Movie review

'Boyhood' seems like a simple movie, but it's stunning

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A friend emailed last week to ask if “Boyhood” had somehow come and gone. She had been advised not to miss it and it’s been six months since it debuted at the Sundance Film Festival in January and sent reviewers to the adjective bank to withdraw such superlatives as remarkable, captivating and entrancing.

The word I scribbled in my notebook after 164 minutes was wondrous.

“Boyhood” opens tonight at the Regent Square Theater and AMC-Loews where it will gently transport moviegoers back to childhood, their own or their children’s or both. It arrives at a time when we’re swimming in memories thanks to graduation parties, summer weddings and preparation for new school years or college.

'Boyhood' movie trailer

The life of a young man, Mason, from age 5 to age 18.

“Boyhood” is like the world’s simplest movie magic trick and yet one so risky that almost no one else would ever attempt it. Richard Linklater assembled a fictional family — mother, father, daughter and son — and filmed them once a year for 12 years.

As in real life, the adults physically don’t change much except for hairstyles or facial hair or clothes but the children grow up. We see the passage of time in their faces, bodies and emerging personalities, especially the boy.

When we first meet them, Mason (Ellar Coltrane) is 6 and regularly annoyed by his older sister, Samantha (Lorelei Linklater, the director’s daughter), who won’t stop dancing or singing “Oops! … I Did It Again” or tangling with him in the back seat of the car.

'The Boyhood'

Starring: Ethan Hawke, Patricia Arquette, Ellar Coltrane, Lorelei Linklater.

Rating: R for language including sexual references, and for teen drug and alcohol use.

Their mother, Olivia (Patricia Arquette), moves them within Texas to Houston so she can return to school and earn a better living. The children’s dad, Mason Sr. (Ethan Hawke), is just back from Alaska and vows to spend more time with the kids.

“Boyhood” tracks both parents and various partners — disastrous or stabilizing — and the children for the next dozen years. It’s a movie about moments large and small, from bumpy blended families and the ache of a broken heart to the giddy delight of a “Harry Potter” book release party or father-son camping trip.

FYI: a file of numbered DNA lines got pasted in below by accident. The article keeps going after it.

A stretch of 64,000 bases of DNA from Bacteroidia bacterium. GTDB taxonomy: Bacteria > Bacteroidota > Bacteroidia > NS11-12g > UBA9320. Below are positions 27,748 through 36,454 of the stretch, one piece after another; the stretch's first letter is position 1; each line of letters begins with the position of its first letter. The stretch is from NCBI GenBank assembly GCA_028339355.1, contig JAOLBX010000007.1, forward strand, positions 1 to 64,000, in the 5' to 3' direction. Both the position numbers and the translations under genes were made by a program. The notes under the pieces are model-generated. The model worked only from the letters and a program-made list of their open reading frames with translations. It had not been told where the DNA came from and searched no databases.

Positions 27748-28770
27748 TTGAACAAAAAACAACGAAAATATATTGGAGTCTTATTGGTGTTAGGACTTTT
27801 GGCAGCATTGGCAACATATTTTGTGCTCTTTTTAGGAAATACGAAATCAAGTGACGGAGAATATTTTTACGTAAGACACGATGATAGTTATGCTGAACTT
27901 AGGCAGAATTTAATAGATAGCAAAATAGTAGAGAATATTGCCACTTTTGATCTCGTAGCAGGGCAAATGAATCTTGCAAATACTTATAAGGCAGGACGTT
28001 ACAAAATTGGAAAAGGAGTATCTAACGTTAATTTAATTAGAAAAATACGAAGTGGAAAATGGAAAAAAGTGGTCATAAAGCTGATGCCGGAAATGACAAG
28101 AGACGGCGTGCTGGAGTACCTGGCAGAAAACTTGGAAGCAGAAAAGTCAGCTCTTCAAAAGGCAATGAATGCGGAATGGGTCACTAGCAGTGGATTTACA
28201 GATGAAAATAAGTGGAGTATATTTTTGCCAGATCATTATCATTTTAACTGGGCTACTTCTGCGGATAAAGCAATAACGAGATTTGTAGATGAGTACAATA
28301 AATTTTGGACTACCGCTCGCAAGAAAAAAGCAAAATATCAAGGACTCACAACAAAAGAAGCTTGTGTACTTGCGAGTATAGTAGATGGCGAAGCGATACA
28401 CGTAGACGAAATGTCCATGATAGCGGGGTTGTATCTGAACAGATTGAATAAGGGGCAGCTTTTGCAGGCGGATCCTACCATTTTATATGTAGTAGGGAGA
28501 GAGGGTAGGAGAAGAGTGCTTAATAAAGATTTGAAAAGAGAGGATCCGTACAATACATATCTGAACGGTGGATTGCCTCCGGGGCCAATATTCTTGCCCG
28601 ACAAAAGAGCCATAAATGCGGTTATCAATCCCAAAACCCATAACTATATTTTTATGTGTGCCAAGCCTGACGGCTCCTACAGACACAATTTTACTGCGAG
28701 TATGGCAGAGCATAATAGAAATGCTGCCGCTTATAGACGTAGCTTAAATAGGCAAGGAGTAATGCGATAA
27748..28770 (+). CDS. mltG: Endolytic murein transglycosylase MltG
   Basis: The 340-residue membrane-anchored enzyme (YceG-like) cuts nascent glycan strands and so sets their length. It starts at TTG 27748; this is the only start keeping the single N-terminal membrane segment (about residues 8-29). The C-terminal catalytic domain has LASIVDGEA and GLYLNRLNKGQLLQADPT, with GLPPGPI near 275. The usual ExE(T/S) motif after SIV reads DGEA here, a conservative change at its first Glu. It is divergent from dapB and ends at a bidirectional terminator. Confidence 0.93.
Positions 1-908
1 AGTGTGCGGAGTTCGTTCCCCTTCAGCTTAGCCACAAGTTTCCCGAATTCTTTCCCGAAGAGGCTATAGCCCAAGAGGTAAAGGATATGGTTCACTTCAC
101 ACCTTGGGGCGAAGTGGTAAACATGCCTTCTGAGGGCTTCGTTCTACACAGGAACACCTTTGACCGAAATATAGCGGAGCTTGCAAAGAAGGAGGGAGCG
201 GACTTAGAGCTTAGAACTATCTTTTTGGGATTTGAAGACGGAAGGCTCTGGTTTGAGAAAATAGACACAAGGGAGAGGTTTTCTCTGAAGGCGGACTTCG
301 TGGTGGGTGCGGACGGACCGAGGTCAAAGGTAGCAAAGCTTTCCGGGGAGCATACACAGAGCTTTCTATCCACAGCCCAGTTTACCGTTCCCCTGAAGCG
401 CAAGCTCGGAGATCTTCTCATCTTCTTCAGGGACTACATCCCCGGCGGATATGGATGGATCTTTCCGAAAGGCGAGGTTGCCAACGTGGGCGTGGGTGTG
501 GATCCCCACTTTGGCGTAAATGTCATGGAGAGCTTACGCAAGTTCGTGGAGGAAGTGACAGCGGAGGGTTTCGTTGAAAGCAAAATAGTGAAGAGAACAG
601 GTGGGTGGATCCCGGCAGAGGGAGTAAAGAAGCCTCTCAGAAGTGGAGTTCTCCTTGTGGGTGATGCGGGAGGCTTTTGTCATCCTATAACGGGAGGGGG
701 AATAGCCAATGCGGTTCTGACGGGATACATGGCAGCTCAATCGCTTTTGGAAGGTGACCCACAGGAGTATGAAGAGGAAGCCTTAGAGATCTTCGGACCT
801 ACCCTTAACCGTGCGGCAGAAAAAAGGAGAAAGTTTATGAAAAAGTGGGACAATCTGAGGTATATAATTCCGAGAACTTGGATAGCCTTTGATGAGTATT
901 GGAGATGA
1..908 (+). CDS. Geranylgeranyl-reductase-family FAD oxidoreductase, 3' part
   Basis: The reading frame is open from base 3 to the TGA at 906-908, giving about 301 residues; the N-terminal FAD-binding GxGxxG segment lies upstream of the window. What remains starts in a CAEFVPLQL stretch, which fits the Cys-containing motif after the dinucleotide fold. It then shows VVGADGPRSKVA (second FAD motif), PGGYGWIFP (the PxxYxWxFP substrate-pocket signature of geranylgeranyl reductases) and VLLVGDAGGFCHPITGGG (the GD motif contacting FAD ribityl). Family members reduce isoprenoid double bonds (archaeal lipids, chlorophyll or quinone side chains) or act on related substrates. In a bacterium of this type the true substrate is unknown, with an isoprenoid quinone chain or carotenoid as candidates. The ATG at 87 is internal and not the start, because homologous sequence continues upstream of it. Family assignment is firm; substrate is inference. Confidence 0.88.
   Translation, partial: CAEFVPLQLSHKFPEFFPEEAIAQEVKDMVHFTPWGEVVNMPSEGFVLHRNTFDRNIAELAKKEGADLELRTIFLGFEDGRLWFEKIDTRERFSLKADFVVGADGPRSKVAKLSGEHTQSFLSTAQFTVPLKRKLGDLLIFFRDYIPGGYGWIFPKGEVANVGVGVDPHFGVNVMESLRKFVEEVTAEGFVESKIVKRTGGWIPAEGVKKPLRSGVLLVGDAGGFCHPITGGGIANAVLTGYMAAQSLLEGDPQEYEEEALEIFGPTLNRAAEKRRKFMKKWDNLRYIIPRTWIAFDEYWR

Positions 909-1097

It’s all ordinary, extraordinary and relatable, whether you’ve had a family reshaped by divorce or never even stepped foot in Texas.

Mr. Linklater knows the importance of the little moments amid the big life shifts as when the dad takes the kids bowling but refuses to use the bumper guards, arguing, “You don’t want the bumpers. Life doesn’t give you bumpers.”

He’s not mean-spirited but high-spirited, a man who married and had children before he was ready. As already proven with “Before Sunrise,” “Before Sunset” and “Before Midnight,” Mr. Hawke does some of his best work when collaborating with Mr. Linklater, and Ms. Arquette gives a heartfelt performance as a woman who thinks she’s found the right mate but belatedly realizes otherwise.

“Boyhood” isn’t just a technical feat or triumph of patience in an impatient world; it’s like a garment assembled with small, fine stitches. It’s a luxurious look at a regular boy who turns into a preteen and then teen, and Ellar Coltrane is so wonderfully natural that you almost think you’re watching a documentary.

The medium and the method underscore the message in “Boyhood.” It’s not earth-shaking but remarkable, captivating, entrancing … and wondrous.


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